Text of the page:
Written evidence from Rt Hon Sir John Redwood MP (PM 02)
Public Administration and Constitutional Affairs Committee
The role and status of the Prime Minister’s Office
I do not favour a Prime Minister’s Department. We already have the Cabinet Office designed to service the machinery of government, ensure proper collective discussion and decision making, supervising and providing personnel support for the civil service and leading on some designated cross departmental themes and policies.
I do favour a small staff of loyal and energetic advisers assisting the Prime Minister in his or her main roles. When I took on the twin tasks of Head of the Policy Unit and Economic Adviser to Margaret Thatcher I offered her a service based on the tasks before her and her needs to define and use the power of the office to provide strategic direction and leadership to the government. She needed briefs on issues where departments were in dispute and her chairmanship was required to resolve the disagreements. She needed updates on where agreed strategic policies had got to in the Whitehall labyrinth, and help with identifying and pulling together cross government policies. She needed assistance with responses to crises. Given her vision of an enterprise U.K. with a smaller state and a freer people, I worked up for her, for example , a substantial privatisation programme, a series of linked policies to promote jobs and enterprise to tackle unemployment, the idea of ownership for everyone and welfare reform.
The role of Chairman to resolve issues of significance and conflicts between departments sometimes needed a brief saying back the Chancellor to save the money or a brief to back the spending department against the Treasury. The role of managing a crisis led to the Policy Unit’s active engagement in troubles like the Miners’ strike. The role of leading with a vision of the future produced the PM’s big speeches on freedom, enterprise, ownership, growth and sound finances.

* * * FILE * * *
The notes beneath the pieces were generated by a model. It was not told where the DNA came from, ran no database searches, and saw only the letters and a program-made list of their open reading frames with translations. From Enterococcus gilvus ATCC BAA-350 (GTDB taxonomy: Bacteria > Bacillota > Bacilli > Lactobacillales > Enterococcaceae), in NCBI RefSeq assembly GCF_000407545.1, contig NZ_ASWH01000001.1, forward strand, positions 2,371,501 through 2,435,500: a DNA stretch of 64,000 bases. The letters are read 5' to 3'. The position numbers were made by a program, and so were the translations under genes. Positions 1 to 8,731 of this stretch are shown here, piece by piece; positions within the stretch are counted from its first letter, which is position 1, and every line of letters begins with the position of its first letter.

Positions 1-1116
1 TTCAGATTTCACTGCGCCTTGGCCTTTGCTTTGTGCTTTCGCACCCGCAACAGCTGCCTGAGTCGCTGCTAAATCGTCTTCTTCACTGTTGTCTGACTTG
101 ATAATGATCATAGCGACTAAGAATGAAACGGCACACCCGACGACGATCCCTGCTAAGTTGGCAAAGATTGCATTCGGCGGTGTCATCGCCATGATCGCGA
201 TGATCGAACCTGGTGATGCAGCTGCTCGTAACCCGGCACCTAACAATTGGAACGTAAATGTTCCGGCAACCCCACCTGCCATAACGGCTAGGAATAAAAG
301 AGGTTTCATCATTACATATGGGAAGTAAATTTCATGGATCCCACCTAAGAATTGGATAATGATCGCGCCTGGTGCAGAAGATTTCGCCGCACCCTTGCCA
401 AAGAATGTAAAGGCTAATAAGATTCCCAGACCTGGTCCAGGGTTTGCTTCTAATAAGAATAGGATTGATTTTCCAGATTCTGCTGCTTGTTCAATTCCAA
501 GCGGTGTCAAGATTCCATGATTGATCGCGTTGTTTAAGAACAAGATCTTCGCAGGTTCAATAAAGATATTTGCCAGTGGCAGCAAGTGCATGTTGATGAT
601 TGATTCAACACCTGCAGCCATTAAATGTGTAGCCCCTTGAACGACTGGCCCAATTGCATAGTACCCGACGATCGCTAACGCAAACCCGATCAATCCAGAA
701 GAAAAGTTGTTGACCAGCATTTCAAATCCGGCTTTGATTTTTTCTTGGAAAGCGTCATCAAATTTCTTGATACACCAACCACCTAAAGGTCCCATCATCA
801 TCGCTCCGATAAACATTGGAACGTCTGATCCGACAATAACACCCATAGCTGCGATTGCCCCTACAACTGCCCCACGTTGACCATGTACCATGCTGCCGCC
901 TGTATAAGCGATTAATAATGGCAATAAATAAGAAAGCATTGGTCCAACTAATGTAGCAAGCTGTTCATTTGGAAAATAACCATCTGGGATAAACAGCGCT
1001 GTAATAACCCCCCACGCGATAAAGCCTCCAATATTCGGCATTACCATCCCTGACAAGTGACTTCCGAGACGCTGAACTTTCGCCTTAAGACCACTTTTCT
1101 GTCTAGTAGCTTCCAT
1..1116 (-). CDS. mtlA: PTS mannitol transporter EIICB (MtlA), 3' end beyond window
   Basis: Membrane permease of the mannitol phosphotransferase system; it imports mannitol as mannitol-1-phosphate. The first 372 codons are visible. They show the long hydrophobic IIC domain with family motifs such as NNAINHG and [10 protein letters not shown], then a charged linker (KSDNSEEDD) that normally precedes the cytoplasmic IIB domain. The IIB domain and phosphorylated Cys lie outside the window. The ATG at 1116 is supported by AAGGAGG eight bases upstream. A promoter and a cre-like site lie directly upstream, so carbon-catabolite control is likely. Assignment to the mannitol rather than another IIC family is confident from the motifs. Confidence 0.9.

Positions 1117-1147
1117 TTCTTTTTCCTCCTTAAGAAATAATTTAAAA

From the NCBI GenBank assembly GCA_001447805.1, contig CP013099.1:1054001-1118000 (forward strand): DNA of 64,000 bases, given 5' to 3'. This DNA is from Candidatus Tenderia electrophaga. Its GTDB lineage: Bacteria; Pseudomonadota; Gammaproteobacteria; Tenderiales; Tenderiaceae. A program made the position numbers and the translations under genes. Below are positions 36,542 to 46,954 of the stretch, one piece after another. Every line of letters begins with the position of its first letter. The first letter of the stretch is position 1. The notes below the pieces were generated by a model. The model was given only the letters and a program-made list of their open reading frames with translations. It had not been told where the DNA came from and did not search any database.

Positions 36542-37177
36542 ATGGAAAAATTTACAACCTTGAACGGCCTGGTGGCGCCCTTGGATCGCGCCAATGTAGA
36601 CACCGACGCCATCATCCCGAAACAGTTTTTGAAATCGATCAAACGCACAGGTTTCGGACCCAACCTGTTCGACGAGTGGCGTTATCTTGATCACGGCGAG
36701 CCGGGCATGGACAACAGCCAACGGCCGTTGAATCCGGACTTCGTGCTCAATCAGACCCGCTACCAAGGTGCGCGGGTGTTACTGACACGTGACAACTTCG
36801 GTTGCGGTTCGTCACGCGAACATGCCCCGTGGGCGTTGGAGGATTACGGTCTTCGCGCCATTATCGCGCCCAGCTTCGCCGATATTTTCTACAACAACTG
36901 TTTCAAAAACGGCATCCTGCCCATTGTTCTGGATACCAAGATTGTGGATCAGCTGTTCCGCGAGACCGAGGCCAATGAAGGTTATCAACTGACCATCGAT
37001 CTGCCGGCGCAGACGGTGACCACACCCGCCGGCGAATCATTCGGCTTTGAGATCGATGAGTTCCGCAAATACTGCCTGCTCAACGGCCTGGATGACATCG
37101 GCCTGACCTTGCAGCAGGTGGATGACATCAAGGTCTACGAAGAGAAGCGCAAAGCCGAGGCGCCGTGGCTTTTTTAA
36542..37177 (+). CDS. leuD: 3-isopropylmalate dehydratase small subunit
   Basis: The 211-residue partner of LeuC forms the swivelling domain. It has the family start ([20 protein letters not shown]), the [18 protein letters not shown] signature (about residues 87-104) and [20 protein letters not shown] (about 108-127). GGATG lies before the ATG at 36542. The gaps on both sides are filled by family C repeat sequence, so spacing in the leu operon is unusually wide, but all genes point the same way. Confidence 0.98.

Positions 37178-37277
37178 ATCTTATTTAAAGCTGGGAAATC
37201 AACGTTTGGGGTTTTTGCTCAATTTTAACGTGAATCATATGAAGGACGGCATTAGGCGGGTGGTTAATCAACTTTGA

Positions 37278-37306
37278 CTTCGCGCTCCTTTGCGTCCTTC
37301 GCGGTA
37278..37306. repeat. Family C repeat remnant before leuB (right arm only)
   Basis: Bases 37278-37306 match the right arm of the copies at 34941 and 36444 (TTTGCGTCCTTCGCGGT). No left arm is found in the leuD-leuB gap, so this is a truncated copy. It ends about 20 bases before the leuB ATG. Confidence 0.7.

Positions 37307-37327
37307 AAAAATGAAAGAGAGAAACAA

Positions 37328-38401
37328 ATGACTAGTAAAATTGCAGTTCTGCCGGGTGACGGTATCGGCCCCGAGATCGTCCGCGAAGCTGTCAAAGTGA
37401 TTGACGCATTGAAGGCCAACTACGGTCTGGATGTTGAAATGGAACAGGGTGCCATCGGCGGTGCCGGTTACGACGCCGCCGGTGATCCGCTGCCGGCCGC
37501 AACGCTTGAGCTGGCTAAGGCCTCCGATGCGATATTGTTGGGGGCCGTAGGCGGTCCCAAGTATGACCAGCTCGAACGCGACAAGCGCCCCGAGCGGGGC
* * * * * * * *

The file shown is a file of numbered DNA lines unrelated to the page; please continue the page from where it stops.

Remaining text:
The Downing Street team was kept small so that we all fitted into No 10 itself and all had good access to the PM. Everything we did was in her name and reflected her wishes or agreement. As a civil service unit we did not trespass on party matters which were handled by the Political Secretary and did not brief the press as if we had views and a life independent of the PM. Ministers and departments knew we knew the mind of the PM. We communicated her views to Whitehall through her Private Secretaries letters and by putting meetings in the diary for her direct dialogue with Ministers.
I met her weekly to update her on progress and warn her of what was coming up, as well as seeing her regularly at Cabinet Committee meetings where we had briefed, at meetings with others in her study, at speech writing sessions and social events in No 10. It was this regular access and daily exchange of written communications on the main topics before her which she valued. She kindly said at one review of our service that I instigated that she felt she got a lot done with us to help.
In my role as Economic Adviser I needed to offer her insight into Treasury thinking, highlight successes and errors, whilst assisting her to have a good working relationship with the Chancellor. Their aims were usually aligned. The worst difficulty arose over the Exchange Rate Mechanism, where I advised of its considerable dangers to the U.K. economy against the Treasury who were keen on it. The Treasury’s decision to shadow the DM without collective agreement to join the mechanism caused tensions. It was a long time after I left that the Treasury finally insisted against her wishes on joining, which led on to the tragic and predictable damage to the U.K. economy under her successor.